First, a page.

Band Tips for Beginners #3

When you solo, it’s not how you say it, it’s what you say.

I learnt this in one of the most rewarding and memorable lessons I had as a youngster setting my sights for guitar stardom. (Before the days of online guitar lessons, haha!) The stardom never happened, but that is besides the point…

I used to go to the jazz supper clubs that were in many places along Durban’s beach front Esplanade. One, in particular, was at the Durban Yacht Club and a band called Jazz Machine used to play there.  I loved the way the lead guitarist played, and after a while asked Mark Kahn for lessons. Unfortunately he was about to leave for Berklee on a scholarship to study with that awesome jazz guitarist, none other than Al di Meola, so I had the opportunity for only one lesson. But of the many things I remembered, Mark told me this – and you should remember it too:

Think about it. It’s not how you say it, it’s what you say. Smoke coming from your fingers on the fret-board may be well and good, but if the audience is yawning what’s the point? Music appeals to our emotion, right? So give it emotion – hard, soft, weepy, aggro, whatever.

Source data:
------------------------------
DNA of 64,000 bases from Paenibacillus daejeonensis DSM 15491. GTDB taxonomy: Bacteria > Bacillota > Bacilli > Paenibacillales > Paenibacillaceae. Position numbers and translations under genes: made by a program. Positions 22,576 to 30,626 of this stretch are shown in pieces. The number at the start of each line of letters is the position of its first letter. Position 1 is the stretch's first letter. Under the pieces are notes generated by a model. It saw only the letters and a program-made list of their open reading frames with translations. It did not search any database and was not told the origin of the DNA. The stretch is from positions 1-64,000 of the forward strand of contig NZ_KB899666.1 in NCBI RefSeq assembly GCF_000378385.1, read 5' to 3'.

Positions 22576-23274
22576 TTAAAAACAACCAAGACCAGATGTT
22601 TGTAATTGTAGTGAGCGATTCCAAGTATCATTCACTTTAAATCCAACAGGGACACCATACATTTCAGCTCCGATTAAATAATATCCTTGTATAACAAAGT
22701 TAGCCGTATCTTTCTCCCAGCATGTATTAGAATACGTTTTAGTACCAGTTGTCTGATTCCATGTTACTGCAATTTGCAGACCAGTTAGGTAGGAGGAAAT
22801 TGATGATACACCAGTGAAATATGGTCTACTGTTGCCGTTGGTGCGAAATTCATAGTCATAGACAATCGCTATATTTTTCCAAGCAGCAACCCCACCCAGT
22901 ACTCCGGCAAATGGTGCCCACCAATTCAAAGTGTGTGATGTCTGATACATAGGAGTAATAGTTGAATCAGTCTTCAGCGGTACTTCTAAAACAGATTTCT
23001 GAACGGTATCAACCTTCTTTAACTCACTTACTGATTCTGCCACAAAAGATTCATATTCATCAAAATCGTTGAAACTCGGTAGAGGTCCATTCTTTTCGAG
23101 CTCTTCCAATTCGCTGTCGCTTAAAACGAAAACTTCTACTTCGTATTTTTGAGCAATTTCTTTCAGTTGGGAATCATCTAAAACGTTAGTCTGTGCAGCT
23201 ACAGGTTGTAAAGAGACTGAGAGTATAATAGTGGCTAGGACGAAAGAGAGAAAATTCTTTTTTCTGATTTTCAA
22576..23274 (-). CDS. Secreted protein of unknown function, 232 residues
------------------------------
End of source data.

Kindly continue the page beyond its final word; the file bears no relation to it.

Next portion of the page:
The ethos in this guideline is is a bit like that great scene in, I think, one of the early Eddie Murphy movies, when there’s a jive between him and some white dude:

“Yeah”, he’s like “you listen to Jimi I’m sure, but you don’t hear him.”

You might be tempted to argue that, actually, the point is the other way round: that is, it’s not what you say, it’s how you say it… Well, I’d be delighted for you to read it that way, as long as you read it right!

If what you want to say, with your solo, is:

“hey audience, just check how fast I can play!”

or

“betcha half of you can’t do these expensive chord progressions”,

go for it, I mean, don’t hold back!

Just as long as you appreciate that that’s just showing off. It isn’t Groove, and it isn’t really what you wanna be doing for your band’s sake. Keep those moments of self-pleasure left for the privacy of somewhere else, or your music lesson.

I am not for one minute saying don’t burn up the keyboard. I am not saying don’t play a kick-ass drum solo. What I AM saying is this: make what you say the objective. Twenty notes, played with the right timing, phraseology, feeling, touch, can be a whole lot more interesting, moving and memorable than twenty seconds of meaningless fretarrhoea.